Transcript of the opening press conference of the Second Extraordinary Congress
Ubah Muhammed Hussien, Ethiopian Minister of Communication and Information Technology
Thank you so much! I just want to make a brief statement on how we prepared this Extraordinary Congress. As you heard in this morning’s ceremony, this is the Second UPU Extraordinary Congress and it will be held over five days here in Addis Ababa. We are expecting almost 2,100 participants from 192 countries around the world. The Ethiopian Post did much to ensure the perfect accomplishment of this Extraordinary Congress.
The fundamental idea of this Congress is the transformation of the UPU. Over five days, the Congress focuses on: the Reform of the Union, the Reform of the system applied to the contributions of the UPU member states and sustainability of the UPU Provident Scheme. We will also look at ways of cooperating at the international and regional levels. The basic point is to make the services efficient and effective for all our common customers. Not only companies, but also private customers.
Both the Ministry, and Ethiopia, would like to thank the UPU. This Second Extraordinary Congress is unique in its nature and I value the very good working relationship that we have with the UPU member countries. We are glad to host this Congress, and we wish all the participants very fruitful discussions and a great stay in our country.
Bishar Hussein, UPU Director General
We are a special intergovernmental agency of the United Nations. The UPU is composed of 192 countries. It was established in 1874. Just to give you some idea about the nature of the Congress, it is about the international postal sector. The history of the postal service goes back far longer than 1874. All civilizations, China for example, had postal networks before this time. I have seen postal history archives in China dating back to 1600 BC. So this is not a new business. Before 1874 there were bilateral postal networks; however, with the advance of services, experiences and society, the need for communication was increasing. Therefore, many postal networks began in different countries. But they were bilateral.
The world needed one single postal network that could organize these bilateral systems. That is why the UPU was born in the city of Bern, Switzerland. Many countries subsequently joined the Union over the years. Today, the number has increased to almost 200 countries, which are bound by international treaties. So the question is how can we make the transition of mail and parcels from one country to another efficient, fast and reliable? With the international export and import mail you have to know the standards. Because, if mail arrives in Oman, for example, you need to know the date and time of its arrival, as well as where it stops on its way, etc.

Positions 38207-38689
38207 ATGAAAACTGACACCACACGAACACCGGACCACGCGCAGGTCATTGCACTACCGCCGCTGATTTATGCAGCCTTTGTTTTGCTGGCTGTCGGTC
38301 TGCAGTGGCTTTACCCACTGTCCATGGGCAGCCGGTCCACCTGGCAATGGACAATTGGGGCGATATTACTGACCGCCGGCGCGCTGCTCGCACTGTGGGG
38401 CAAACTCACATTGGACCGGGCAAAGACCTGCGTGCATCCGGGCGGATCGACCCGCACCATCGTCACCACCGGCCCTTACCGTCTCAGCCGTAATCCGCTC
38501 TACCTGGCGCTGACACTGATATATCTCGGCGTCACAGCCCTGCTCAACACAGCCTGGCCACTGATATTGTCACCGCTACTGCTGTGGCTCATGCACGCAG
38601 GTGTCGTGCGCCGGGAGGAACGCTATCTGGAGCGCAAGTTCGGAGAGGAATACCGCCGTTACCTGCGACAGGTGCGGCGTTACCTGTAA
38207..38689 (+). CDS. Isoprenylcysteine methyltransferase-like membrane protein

This information requires the cooperation of many different countries all using different languages and linguistic symbols. For example, Chinese, Japanese, and Arabic. To recognize those symbols requires a lot of technical capacity. Who is responsible for this? Who sets the rules and controls their implementation? It is the UPU which unites the post and people all over the world.
Different countries use different means of transportation, for example airlines, railways, even donkeys are still used in some countries. But I can tell you, no matter how much technology progresses, if you order goods from China or eBay, the technology cannot deliver that mail to its recipients. Someone still needs to physically do that and that is UPU’s invaluable experience.
The postal network is the world’s widest distribution network. But we are much more than just a delivery service of letters. E-commerce today is a booming business. You can order anything online. The Post is offering so many services to societies, and there are so many more market segments to be explored.
The UPU Congress is the body that brings governments and posts together to agree on the rules of mail exchange. When customers send their mail, posts need to think about delivering on time. But if somebody sends the items, somebody needs to pay for that service. Where does the money go? It is a sensitive issue. After all, international mail exchange is a business.
UPU member countries at the Congress will be discussing the Integated Product Plan and Integrated Remuneration Plan that decide how parcels can be sent, received and paid for. We use networks, ships, planes and railways. The aim of the Congress is to improve the efficiency and profitability of postal networks and this is the main discussion over the next five days.
Kenan Bozgeyik, Director General and Chairman of the Board of Turkish PTT Corporation
Thank you very much for giving me the floor. As you were already notified, I am the CEO of the Turkish Post and I also serve as the Chairman of UPU’s Council of Administration. I would like to share a few words with you about the Extraordinary Congress in Addis Ababa. The decision to organize this Extraordinary Congress was made during the previous regular Congress in Istanbul in 2016 in order to cover numerous issues related to our sector.
We are here today with 192 member countries of the UPU and we are looking forward to taking further decisions about our common challenges. The Ethiopian representatives have welcomed us during the morning session with traditional dance performances that we will remember for a long time. However, I would like to assure you that, over the next five days we are going to work.